Synaesthetic [involving all the senses together] perception is the rule [among all life on Earth], and we are unaware of it only because scientific knowledge shifts the centre of gravity of experience, so that we have unlearned how to see, hear, and generally speaking, feel, in order to deduce, from our bodily organization and the world as the physicist sees it, what we are to see, hear and feel.
Our whole lives have thus become ‘out-of-body experiences’, as we quickly learn to become aware of our conception of the experiences rather than the experiences themselves. To shift back to awareness of the experiences themselves, Varela suggests we need to develop three capabilities:
A lot of this sounds very mystical (and much of Varela’s subsequent exposition doesn’t help dispel that impression) but this is not really different from what Open Space (the process of opening, inviting, holding open and suspending judgement) or meditation is about. And the reason it is so difficult is that it is an unlearning process rather than a learning one — there is evidence that other creatures (like the ones pictured above on our front lawn five minutes ago), and humans until they learn language and conceptualization, do this instinctively: They live in the moment and experience everything synaesthetically as a ‘totally aware’ part of it. But the neurons in our brains form patterns as we grow and learn language and conceptualization and objectivization, and soon this synaesthetic, holistic, totally engaged-as-part awareness of experience is lost. Those neurons are very hard to reprogram once we have been taught and trained that experience is an information-processing activity, rather than a being-a-part-of activity.
Varela, perhaps taking a poke at some of his more arrogant colleagues, says there is no one way to relearn how to be aware, how to ‘do’ suspension, redirection, and letting go, and that therefore it is important to look at alternatives and converse and compare notes to find the commonalities among approaches to doing so “and stop this silly thing about saying my technique is better than yours”.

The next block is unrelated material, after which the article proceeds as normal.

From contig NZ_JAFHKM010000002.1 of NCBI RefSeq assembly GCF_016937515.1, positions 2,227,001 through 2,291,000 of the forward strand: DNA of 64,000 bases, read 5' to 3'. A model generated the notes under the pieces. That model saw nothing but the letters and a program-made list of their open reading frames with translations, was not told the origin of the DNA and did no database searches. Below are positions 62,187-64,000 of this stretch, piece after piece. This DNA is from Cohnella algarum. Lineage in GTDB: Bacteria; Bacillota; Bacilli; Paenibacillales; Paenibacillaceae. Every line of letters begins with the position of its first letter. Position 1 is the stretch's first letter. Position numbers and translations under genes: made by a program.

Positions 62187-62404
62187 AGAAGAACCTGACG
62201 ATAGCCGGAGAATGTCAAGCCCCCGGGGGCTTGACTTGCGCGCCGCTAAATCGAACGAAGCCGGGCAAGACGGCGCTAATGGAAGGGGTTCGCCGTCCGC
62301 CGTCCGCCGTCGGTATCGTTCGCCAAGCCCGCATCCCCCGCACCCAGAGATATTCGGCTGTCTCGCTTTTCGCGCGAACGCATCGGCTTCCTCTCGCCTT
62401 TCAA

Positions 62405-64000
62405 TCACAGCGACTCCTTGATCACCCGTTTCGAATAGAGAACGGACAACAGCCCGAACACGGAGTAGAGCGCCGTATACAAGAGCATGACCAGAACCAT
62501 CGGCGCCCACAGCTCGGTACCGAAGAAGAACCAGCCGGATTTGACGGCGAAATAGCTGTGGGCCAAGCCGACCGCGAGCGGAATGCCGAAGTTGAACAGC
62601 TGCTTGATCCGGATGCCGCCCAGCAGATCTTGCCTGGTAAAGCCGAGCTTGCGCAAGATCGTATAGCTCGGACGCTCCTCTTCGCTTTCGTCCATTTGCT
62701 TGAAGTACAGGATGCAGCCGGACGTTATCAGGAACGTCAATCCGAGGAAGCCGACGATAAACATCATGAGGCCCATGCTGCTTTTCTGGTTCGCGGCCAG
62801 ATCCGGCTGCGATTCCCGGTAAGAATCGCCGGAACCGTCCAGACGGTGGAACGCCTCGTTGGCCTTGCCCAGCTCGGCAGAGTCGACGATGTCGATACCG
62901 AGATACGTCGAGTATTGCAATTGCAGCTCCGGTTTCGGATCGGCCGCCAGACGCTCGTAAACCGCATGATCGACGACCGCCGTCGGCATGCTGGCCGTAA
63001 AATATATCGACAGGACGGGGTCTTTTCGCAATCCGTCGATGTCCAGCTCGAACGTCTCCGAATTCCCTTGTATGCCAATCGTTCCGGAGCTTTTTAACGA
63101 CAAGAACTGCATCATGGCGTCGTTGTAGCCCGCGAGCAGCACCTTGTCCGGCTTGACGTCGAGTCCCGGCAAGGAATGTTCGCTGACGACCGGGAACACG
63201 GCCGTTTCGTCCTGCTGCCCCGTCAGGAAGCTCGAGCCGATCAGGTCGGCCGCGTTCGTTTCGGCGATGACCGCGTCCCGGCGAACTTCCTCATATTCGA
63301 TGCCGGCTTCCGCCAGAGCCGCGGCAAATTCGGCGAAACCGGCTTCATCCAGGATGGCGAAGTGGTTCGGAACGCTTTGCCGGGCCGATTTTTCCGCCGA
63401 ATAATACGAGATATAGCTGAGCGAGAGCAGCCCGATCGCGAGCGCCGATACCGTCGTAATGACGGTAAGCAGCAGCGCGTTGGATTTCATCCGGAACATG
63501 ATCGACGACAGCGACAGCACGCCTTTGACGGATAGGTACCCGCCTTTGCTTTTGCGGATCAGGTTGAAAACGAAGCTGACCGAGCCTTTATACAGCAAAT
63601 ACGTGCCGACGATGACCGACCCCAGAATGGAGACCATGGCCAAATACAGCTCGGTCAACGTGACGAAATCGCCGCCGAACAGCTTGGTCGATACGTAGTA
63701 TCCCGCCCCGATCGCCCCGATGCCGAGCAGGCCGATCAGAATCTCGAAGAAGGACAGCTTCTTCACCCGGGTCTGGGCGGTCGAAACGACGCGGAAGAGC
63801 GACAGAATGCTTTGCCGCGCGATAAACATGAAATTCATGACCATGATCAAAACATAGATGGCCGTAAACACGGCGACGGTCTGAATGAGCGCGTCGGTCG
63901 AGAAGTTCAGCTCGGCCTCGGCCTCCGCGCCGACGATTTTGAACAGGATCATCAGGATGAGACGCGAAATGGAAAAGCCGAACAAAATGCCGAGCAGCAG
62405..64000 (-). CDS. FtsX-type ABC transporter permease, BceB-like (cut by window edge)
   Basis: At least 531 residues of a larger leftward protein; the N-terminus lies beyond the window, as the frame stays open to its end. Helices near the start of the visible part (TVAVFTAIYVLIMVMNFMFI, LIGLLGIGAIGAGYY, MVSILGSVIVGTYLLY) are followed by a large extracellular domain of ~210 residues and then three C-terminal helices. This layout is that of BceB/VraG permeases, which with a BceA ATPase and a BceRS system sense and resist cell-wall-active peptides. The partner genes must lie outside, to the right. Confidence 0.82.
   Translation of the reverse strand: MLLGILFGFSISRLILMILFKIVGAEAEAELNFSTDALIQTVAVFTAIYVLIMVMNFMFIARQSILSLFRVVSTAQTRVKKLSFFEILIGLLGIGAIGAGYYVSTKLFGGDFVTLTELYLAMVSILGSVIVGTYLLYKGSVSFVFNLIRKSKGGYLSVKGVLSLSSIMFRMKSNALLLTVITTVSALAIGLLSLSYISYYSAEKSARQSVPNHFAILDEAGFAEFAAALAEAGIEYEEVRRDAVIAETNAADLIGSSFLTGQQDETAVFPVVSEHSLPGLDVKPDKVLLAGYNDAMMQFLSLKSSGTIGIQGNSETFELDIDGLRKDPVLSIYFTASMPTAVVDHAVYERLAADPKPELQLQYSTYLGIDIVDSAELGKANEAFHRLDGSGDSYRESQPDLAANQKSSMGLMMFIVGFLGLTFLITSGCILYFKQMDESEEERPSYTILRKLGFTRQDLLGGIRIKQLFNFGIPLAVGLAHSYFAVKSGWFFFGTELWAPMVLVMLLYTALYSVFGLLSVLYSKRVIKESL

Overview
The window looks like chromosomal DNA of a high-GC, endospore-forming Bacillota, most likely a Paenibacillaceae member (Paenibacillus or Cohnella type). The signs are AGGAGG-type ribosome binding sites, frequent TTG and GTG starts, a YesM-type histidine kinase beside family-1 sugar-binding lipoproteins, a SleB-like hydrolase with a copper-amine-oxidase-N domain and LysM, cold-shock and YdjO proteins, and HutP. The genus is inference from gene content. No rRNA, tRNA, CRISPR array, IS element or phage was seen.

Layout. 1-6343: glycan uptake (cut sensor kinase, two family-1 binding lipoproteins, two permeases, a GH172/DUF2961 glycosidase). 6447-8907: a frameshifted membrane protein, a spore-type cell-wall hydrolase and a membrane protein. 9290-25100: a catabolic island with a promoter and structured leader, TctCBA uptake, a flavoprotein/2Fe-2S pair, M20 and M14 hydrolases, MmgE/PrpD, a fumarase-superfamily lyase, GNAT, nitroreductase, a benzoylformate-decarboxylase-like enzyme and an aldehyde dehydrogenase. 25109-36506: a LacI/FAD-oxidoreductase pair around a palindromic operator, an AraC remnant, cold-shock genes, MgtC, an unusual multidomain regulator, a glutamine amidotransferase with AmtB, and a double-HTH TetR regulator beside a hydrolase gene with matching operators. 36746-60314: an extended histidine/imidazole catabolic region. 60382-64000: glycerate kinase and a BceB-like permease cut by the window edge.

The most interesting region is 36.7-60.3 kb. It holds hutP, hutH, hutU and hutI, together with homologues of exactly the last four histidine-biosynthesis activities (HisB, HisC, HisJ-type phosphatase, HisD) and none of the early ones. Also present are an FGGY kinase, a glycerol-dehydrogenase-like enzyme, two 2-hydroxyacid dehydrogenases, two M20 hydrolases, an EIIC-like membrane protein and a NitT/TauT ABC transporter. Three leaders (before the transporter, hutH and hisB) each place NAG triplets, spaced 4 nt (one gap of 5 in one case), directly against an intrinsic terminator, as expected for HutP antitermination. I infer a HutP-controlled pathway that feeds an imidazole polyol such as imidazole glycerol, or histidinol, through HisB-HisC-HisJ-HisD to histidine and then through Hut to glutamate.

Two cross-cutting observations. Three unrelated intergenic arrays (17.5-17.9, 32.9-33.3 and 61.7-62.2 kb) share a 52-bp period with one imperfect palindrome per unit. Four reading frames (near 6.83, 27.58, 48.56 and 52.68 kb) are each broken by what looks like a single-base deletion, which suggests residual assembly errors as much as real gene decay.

If we can learn to do so, I believe:
These are certainly worthy objectives, and for this reason alone I think we should continue to entertain and explore even the most jargon-laden and arrogant approaches to this ‘learning to be aware’. Its promise certainly explains the fascination of so many people for the subject.
In the conclusion of the interview Varela questions whether a formal set of practices could ever be amassed that would let us all develop the three capabilities. This is because we all learn (and presumably, unlearn) differently. Varela says the learning is all in the practice. I know many who have tried meditation and yoga, spent time in wilderness, taken courses with and read everything by some of the people in the Dialog on Leadership interviews, and who still have not been able to learn to suspend, redirect and let go. In fact I suspect the majority of people who claim they have learned these capabilities are like the majority of day-traders who say that on the whole they are ahead — somewhat exaggerating their capabilities and successes.
I even have some sympathy for the skeptics, including some of those who are pursuing more ‘scientific’ approaches to dealing with complex challenges, who believe that the search for such capabilities is futile and quixotic, that we cannot unlearn. But alas, I’m still on the fence. I can feel the volleys coming, from both sides.
I the meantime I will create a space in the AHA! instrument case for techniques that may help some achieve these capabilities, so that these capabilities can be used in turn as instruments to help us all address the complex challenges of our time.